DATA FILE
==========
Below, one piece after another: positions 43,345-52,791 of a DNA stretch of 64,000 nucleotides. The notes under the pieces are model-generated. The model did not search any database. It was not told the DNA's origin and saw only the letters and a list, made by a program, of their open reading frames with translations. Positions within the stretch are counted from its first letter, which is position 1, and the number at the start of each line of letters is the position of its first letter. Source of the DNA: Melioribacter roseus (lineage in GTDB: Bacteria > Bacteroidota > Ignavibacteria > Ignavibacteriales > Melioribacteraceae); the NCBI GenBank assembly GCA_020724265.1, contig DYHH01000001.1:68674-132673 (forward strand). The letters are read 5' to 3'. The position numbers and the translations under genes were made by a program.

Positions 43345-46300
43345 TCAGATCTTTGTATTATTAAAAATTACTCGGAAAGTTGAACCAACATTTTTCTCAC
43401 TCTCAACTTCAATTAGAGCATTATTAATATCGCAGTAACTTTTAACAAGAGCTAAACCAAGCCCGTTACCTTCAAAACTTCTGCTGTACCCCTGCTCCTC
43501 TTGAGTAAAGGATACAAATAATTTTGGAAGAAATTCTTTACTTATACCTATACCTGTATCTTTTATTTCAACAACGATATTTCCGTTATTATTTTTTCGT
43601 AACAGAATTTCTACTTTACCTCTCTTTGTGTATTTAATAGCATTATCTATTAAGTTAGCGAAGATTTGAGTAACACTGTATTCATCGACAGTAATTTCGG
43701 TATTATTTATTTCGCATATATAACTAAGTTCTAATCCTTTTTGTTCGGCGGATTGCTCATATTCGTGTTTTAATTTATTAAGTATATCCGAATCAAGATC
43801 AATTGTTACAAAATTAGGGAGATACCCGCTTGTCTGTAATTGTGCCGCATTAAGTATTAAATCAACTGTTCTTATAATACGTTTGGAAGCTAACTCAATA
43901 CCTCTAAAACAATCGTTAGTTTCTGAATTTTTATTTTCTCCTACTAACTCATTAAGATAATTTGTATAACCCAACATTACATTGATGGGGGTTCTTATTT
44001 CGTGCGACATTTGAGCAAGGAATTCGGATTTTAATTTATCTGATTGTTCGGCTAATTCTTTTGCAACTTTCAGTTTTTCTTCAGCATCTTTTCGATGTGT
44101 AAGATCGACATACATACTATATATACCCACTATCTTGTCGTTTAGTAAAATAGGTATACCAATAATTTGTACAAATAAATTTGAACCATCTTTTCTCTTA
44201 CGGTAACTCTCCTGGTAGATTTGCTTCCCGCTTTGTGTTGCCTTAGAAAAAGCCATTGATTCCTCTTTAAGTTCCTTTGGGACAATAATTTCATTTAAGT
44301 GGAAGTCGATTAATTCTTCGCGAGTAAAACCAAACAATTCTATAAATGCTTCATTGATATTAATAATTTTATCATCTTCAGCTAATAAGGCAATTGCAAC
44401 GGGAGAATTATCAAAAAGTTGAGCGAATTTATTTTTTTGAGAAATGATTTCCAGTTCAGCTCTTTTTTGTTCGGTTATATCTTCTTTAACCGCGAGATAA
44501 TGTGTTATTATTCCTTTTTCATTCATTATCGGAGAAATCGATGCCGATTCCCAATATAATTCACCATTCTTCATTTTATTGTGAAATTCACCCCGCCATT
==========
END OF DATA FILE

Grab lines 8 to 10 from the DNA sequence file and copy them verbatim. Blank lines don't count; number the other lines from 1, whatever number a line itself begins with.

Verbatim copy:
43801 AATTGTTACAAAATTAGGGAGATACCCGCTTGTCTGTAATTGTGCCGCATTAAGTATTAAATCAACTGTTCTTATAATACGTTTGGAAGCTAACTCAATA
43901 CCTCTAAAACAATCGTTAGTTTCTGAATTTTTATTTTCTCCTACTAACTCATTAAGATAATTTGTATAACCCAACATTACATTGATGGGGGTTCTTATTT
44001 CGTGCGACATTTGAGCAAGGAATTCGGATTTTAATTTATCTGATTGTTCGGCTAATTCTTTTGCAACTTTCAGTTTTTCTTCAGCATCTTTTCGATGTGT